On the heels of suppressing voting rights, North Carolina’s Senate was on a roll and gave final approval to their version of state interference in women’s reproductive health.
We’ve seen similar laws in other Republican controlled states – most recently Texas. In short, they introduce a series of regulations on existing reproductive health clinics that are impossible to comply with, cost prohibitive or both.
In North Carolina’s version, the provision that stood out the most for public debate requires reproductive health clinics to meet the same regulatory standards required of ambulatory surgery clinics. This is a trick du jour of Republicans who fantasize about women living to blink and say yes master to their husbands before moving on to the next pregnancy.
Another provision is touted by the corporate media, like CNN and WRAL as requiring the doctor to be present during the entire surgical procedure. But as “Pam Pearson”, who commented on CNN’s report pointed out this is misleading.
The part of the bill that “requires doctors to be present during an abortion” concerns medical, non-surgical abortions, which are performed in some states with the doctor advising via a webcast (sometimes called telemedicine) – it’s a way to provide support for this sort of procedure to remote areas, although it is not currently being done in NC in this fashion. The other part of the bill would require a doctor to stay with a patient throughout the surgical and post-surgical period of an abortion, instead of allowing other health care professionals to address these needs, as they typically do in the context of other procedures. The truth – all these provisions are designed to restrict access to abortion and reproductive healthcare, they have NOTHING to do with safety or concern for women.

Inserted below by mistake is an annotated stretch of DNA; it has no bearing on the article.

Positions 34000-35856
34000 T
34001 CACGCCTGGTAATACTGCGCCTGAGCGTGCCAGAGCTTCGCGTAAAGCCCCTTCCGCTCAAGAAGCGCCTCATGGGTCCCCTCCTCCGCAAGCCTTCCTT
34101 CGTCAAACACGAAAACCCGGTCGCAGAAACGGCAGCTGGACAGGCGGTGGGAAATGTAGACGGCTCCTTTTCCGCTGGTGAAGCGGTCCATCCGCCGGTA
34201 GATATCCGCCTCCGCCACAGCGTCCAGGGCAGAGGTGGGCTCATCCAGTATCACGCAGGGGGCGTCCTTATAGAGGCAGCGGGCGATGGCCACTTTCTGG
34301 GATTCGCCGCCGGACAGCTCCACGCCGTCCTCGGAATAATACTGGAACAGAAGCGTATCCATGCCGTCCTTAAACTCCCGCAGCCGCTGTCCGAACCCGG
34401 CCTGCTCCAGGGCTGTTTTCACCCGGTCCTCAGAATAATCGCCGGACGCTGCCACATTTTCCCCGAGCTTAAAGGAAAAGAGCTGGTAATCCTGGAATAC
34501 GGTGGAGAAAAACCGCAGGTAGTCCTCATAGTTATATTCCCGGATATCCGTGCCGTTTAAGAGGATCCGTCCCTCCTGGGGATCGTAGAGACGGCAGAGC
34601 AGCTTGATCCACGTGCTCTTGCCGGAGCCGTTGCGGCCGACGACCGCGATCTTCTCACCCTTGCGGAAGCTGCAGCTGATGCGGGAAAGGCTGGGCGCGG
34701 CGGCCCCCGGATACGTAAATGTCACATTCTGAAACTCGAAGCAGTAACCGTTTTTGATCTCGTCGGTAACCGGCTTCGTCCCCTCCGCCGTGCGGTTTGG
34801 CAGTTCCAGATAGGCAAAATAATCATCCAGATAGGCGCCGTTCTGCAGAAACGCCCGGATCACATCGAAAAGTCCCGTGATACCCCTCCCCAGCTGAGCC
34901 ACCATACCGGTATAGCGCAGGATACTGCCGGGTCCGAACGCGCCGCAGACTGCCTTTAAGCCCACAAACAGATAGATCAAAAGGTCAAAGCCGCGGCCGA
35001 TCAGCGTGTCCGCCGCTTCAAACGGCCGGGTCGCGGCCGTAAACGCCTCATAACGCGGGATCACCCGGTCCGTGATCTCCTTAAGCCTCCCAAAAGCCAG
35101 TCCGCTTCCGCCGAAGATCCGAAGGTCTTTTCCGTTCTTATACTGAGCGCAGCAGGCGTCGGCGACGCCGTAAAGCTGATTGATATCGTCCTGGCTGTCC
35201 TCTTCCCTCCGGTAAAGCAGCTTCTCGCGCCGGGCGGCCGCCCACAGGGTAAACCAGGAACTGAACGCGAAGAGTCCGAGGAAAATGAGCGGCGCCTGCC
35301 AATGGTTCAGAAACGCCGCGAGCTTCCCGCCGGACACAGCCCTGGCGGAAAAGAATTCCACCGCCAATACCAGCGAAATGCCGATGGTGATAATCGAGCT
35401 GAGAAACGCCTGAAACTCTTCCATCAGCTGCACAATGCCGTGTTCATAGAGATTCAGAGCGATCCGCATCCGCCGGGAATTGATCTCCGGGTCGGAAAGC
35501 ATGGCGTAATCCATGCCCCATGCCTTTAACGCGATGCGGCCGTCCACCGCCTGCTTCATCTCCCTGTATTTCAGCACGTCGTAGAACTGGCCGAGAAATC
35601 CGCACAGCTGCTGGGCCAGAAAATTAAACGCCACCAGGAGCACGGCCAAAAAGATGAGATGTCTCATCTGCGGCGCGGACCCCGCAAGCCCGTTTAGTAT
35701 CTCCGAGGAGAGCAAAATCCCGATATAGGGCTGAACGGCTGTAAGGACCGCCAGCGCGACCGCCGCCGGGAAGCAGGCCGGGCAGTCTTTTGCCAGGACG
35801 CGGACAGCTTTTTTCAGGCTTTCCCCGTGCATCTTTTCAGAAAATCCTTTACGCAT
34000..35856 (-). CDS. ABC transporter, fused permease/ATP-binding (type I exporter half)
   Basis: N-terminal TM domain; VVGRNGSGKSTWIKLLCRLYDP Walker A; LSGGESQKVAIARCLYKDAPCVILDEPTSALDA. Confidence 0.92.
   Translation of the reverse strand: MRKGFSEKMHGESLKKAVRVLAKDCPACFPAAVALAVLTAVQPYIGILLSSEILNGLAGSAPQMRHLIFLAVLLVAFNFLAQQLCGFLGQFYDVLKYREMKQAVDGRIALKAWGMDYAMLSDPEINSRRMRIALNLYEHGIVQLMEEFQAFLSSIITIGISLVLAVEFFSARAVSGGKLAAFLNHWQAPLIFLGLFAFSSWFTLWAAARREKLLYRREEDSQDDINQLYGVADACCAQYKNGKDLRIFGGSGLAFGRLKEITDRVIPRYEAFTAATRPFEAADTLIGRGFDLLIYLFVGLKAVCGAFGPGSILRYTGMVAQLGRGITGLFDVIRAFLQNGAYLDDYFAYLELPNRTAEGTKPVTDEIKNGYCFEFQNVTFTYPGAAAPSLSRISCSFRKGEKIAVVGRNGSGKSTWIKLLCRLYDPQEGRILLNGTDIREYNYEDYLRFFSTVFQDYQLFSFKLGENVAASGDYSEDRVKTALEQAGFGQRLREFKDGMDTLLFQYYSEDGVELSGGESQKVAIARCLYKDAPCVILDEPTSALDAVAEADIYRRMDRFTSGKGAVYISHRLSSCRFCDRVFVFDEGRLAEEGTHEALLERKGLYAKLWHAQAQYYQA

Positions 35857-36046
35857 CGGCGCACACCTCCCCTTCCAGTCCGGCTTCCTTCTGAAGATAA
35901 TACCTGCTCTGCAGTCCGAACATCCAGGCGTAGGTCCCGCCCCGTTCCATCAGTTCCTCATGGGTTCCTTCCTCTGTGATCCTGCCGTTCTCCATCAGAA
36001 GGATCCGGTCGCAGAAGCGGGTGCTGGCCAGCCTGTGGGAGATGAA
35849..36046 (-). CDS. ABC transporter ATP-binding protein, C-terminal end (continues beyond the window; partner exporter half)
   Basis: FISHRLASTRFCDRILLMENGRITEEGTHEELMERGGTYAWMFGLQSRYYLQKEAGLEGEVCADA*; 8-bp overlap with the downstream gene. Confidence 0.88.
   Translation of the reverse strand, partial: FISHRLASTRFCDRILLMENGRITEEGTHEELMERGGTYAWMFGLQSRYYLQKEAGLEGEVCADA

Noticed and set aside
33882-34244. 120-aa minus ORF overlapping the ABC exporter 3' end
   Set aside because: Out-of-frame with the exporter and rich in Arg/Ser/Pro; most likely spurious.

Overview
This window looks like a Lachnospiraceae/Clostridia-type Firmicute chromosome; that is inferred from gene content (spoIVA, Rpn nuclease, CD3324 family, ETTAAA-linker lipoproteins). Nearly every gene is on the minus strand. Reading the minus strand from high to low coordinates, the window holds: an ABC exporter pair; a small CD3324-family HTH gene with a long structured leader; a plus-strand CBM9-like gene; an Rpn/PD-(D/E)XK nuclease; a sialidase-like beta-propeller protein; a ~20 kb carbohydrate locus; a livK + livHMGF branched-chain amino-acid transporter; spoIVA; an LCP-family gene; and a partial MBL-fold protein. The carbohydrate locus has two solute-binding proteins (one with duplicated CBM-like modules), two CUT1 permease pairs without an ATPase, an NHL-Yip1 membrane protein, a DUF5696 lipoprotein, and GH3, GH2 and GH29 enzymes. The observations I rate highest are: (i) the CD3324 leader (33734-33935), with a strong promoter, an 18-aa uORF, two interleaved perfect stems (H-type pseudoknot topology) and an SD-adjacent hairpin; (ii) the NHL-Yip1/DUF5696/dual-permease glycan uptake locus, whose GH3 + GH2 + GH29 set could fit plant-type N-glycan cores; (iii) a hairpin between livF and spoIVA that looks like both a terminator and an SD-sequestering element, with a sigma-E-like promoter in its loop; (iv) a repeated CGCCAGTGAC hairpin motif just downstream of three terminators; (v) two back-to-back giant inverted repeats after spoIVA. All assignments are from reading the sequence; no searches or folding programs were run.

Indeed, other provisions bolster Pearson’s assertion that this has nothing to do with safety or concern for women. The fact that Republicans first tried to pass this in a bill on Sharia law in the dead of the night, then in a bill regulating motorcycles is sort of a red flag that this is about fulfiling an ideological agenda. Aside from those provisions the bill contains some other features that do nothing to raise standards or address women’s safety. Such as:
- Any healthcare provider is free to opt out of abortion procedures.
- Prohibts healthcare insurance providers in the ACA exchange from offering coverage for abortion services. (The irony is that many healthcare plans also don’t provide coverage for prenatal care and other pregnancy services.)
- Bans cities and counties from offering their employee’s health care policies that include coverage for abortions.
This is intrusive government on steroids. Aside from intruding on women’s personal decision making, bills like this also intervene on the relationship a woman has with her significant other or spouse and her doctor – not to mention the fact that it intrudes on decisions made by cities and counties.
Combined with the voter suppression bill, Pope’s Republicans are sticking it to every North Carolinian they can in the waning hours before they close session.
It’s possible that Governor McCrory will honor his campaign promise to veto any bill restricting women’s reproductive rights. But then, I don’t believe in multi-colored unicorns either.
Image my brown baby